Muslims in my community and throughout the world are observing the month of Ramadan, the holy month of fasting. It is the 9th month of the Islamic Lunar Calendar and Muslims fast all day long- from sunrise to sunset. They abstain from eating, drinking, smoking, and all other physical wants and desires during the fast. This year, the fasting hours are especially long which makes it very challenging.
Why fast? Fasting is one of the five pillars of Islam. It is a time of self-restraint, reflection, self-discipline, and generosity. It is an act of obedience to God. Muslims believe that fasting is a time for atonement, forgiveness, and bringing the Ummah (the Muslim brotherhood & community) closer. Some see it as a spiritual as well as a physical cleansing. Muslims do not see fasting as a burden, but rather a blessing.
Who is exempt from fasting? Pregnant, breastfeeding, and menstruating women are exempt from fasting. Travelers, the sick, and those who are afflicted with mental illnesses are also exempt. Those with long-term and mental illnesses are not expected to make up the days they missed, but the others need to do so before the next Ramadan. Young children are not expected to fast.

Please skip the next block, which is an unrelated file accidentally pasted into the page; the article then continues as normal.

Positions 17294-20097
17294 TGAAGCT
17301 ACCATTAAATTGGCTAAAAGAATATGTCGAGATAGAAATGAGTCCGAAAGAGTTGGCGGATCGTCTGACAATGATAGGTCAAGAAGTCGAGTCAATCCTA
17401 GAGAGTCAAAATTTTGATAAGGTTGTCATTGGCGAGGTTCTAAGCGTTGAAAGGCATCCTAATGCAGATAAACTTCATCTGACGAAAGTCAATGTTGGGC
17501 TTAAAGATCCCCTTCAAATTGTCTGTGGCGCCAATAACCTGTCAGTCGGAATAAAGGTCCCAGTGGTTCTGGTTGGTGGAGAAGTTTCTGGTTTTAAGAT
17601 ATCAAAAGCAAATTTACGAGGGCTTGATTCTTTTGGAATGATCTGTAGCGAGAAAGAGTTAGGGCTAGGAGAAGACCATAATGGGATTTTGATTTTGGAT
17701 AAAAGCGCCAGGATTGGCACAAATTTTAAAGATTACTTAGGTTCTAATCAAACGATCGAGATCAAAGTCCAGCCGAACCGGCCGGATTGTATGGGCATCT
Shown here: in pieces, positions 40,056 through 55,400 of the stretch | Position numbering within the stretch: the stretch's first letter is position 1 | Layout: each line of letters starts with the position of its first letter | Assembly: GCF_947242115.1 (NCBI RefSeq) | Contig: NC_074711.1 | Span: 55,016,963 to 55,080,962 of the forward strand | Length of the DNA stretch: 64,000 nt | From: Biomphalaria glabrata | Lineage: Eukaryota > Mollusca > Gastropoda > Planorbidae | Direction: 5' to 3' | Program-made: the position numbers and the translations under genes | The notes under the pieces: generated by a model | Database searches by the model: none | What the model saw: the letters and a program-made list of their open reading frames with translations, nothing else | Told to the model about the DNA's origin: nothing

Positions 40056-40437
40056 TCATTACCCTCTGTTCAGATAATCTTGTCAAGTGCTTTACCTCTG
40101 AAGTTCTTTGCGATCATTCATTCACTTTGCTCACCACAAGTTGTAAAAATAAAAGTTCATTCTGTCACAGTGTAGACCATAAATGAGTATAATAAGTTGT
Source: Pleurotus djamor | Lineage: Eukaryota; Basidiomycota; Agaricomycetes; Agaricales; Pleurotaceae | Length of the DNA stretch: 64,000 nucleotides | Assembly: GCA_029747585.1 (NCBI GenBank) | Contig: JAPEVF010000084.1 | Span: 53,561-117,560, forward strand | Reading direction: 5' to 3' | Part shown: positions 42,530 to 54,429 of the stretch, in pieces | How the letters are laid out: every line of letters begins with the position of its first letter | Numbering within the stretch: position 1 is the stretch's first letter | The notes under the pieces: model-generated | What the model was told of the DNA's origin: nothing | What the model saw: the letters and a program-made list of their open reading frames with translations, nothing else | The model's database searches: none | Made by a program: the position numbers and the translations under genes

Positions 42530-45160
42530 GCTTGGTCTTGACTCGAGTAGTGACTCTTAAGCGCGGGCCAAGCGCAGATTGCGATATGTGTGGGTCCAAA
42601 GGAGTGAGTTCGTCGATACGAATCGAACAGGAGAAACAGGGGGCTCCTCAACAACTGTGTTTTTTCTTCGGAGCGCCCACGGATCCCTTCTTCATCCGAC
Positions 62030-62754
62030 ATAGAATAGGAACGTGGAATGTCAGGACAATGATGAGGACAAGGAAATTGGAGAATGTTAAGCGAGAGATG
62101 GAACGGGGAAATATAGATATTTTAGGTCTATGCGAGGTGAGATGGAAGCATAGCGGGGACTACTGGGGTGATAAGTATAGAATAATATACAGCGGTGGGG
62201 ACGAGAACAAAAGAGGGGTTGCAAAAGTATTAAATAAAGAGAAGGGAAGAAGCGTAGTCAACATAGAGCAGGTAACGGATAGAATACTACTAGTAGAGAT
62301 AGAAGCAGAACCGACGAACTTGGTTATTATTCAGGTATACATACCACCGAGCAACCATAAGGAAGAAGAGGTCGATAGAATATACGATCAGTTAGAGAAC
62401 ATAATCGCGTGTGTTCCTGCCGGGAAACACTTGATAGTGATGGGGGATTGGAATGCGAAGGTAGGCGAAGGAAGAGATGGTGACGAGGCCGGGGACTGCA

How does a Muslim begin to discipline himself/herself to go an entire day without eating or drinking? My Muslim friends have a plan for this. Here’s what one couple did for their child: When he was about eight years old, they started to encourage him to wake up early to participate in the before sunrise meal and fast for just a couple of hours. Each year, they encouraged him to increase his fasting hours. By the time he was 15 years old, he was fasting the entire day.
The meals – The morning meal (before sunrise) is called the Suhoor and the evening meal (after sunset) is called the Iftar. This year, my friends in the U.S. wake up as early as 3:15 A.M to begin their day. Most eat a heavy meal, but that doesn’t last for the entire day. “Hunger pangs and a growling stomach increase toward the end of the day, but that is where the discipline of fasting comes in”, said one friend. She continued to say that the hunger helps her to understand the sufferings of the less fortunate and reminds her not to take for granted all that God has given her and her family.
Iftar can be a small family meal at home or at the Masjid (Mosque) with the congregation. The fast is usually broken with water and dates as Prophet Muhammed did during his time. This is followed by a delicious dinner! I have participated in Iftar with my friends several times and each time I was pleasantly surprised at the calmness of everyone as they went about serving each other. I get very impatient when I am hungry!
The culmination of the fast – the month of Ramadan culminates with the observance of Eid. It is a special day of prayer and good times with family and friends. There is a certain excitement in the air, especially for the children as they exchange gifts and wear their new clothes. It’s a day of reflection on the blessed month and looking forward to the next year’s Ramadan.